Ancient historians often put long speeches into the mouths of historical figures. Generally, we take the gist of these speeches as informative in an accurate way, but of course the entire speech was not recorded with a tape recorder. Short sayings, however, are often taken verbatim. I don't think anyone doubts Suetonius' assertion that Augustus liked to say "make haste slowly" or Dio Cassius' claim that the Emperor said, "I would rather be Herod's pig than his son." Such quotable sound bytes are memorable for obvious reasons, and thus inherently trustable. If the so-called 'telephone game' had affected those statements much, they would never have been so notable. Besides, both lines befit the people involved and line up with the facts.
Now what about the Gospels? Jesus makes long speeches in all of them. Luke's version of the "sermon on the mount" is much abbriged from Matthew's. Yet within all Jesus' speeches are a great many "quotable soundbytes". Also, the content was usually much more dramatic and impactful than legal arguments or political appeals. We shouldn't be too quick to doubt them as being accurate to a fairly high degree, if not absolutely verbatim.
In addition, it is not necessary to believe the first written versions came decades later (as scholars generally assume). As I have argued here repeatedly, the Jewish culture was a highly literary one, if not a highly literate one. Writings and readings were an enormous part of the Jewish identity and daily experience. Since Jesus' followers undoubtedly considered Moses and the Prophets to have been traveling writers, as well as speakers, it is highly plausible to suppose the disciples would have worked as a group to make sure at least one educated man among themselves was updating a written account, along the way. (As should be well known by now, I believe that man was probably Matthew.)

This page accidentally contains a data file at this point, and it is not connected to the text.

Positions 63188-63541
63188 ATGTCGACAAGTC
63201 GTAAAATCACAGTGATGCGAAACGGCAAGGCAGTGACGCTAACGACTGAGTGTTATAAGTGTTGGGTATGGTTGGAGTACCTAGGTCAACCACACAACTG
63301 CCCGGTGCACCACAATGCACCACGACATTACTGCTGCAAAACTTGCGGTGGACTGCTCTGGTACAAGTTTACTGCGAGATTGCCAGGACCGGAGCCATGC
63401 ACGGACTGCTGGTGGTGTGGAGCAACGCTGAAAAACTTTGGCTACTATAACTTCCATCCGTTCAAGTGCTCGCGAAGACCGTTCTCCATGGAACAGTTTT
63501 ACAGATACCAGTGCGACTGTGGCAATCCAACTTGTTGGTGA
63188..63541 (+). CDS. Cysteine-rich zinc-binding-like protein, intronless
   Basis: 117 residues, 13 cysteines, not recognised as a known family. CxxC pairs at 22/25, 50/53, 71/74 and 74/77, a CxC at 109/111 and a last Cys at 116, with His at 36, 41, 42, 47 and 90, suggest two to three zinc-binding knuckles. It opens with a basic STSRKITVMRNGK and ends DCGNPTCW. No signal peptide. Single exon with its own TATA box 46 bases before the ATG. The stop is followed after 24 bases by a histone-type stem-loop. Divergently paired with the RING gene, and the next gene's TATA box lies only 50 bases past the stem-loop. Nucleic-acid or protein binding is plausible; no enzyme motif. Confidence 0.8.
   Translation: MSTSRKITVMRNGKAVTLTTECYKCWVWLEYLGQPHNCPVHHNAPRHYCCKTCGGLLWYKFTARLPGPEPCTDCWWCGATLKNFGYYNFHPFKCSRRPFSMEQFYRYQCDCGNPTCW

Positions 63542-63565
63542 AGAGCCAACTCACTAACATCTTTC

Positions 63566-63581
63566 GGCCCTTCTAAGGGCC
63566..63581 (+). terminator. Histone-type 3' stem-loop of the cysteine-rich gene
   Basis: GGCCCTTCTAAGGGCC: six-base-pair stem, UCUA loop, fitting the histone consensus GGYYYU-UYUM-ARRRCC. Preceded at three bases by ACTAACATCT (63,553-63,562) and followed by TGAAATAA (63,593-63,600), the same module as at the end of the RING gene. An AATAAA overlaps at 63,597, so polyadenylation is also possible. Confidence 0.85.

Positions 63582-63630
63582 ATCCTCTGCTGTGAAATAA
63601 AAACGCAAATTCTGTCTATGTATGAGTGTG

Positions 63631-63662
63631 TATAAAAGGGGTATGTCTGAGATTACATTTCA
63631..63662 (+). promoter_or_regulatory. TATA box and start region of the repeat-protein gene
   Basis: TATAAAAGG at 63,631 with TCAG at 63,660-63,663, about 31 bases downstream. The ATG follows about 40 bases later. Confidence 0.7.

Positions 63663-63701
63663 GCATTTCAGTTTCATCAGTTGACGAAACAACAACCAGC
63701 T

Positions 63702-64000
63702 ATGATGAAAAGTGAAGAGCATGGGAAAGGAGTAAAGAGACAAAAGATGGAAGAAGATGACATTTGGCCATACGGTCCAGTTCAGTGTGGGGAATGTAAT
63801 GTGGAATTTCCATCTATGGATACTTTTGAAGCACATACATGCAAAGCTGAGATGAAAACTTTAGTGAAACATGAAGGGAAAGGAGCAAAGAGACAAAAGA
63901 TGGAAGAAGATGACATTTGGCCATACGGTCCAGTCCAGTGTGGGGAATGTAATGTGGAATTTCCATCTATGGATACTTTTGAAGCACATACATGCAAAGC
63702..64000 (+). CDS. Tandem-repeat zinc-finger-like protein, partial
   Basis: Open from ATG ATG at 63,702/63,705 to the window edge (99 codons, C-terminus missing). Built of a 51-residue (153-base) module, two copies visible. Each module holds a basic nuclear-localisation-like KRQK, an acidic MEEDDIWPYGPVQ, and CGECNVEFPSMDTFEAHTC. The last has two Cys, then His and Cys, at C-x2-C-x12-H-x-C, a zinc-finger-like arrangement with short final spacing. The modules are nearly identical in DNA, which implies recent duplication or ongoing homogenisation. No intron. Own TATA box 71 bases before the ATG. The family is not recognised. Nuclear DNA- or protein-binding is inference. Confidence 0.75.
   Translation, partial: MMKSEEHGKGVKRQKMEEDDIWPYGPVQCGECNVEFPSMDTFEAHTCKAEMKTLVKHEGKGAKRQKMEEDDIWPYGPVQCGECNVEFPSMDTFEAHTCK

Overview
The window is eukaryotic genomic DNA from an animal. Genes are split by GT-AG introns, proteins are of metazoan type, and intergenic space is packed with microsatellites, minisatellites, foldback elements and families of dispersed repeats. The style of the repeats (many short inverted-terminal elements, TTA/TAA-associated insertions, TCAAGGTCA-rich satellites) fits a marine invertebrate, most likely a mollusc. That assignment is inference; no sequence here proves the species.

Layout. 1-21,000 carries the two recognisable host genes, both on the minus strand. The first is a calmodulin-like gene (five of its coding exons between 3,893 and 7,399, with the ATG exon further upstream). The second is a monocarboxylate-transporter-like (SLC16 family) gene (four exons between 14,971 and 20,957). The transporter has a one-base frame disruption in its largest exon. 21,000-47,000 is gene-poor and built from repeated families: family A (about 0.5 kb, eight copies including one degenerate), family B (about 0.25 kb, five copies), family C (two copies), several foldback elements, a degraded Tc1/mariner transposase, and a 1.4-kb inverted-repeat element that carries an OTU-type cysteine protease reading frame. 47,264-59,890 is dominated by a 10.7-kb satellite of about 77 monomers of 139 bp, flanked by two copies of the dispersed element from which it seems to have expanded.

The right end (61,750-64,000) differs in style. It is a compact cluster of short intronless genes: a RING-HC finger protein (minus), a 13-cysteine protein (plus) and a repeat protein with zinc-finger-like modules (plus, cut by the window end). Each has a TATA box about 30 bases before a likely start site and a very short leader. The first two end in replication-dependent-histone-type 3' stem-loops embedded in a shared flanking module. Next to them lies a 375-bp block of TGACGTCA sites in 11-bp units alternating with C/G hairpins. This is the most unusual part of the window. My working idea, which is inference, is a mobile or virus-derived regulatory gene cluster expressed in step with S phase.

With all of that, I do not think christians need to (or should) believe that every "red letter" word in the Gospels was spoken by the Lord precisely as recorded. Honestly, I stand with those who say that if the ancients themselves didn't expect verbatim accounts, we should accept that and understand the historical limitations of ancient speech recording.
And now with that balancing remark, I certainly believe christians should take all the "red letter" words as if they were spoken verbaitm. On the other hand, how do we determine what to take from Jesus' speeches for the purposes of historical reconstruction? How much can (or should) we consider as verbaitm? I gonna take a stab now, even though I know I'll keep percolating on this for a long time to come... [Update: I am essentially done percolating on John. The Synoptics, however, are my focus in this post.]
Ironically, those who say the Gospel writers added "theological" content of their own may actually give us a way to believe Jesus' speeches have MORE historical reliability... that is, IF those "theological" insertions were actually, honest-to-goodness, divine revelations of God. But I'm not saying the writers were given dictation as if God was the tape recorder during the speeches. I'm saying that if the writings are truly inspired, then we should confidently consider them virtually accurate.
I guess what I'm basically saying is that "close counts" in horseshoes and holy scripture. ;-)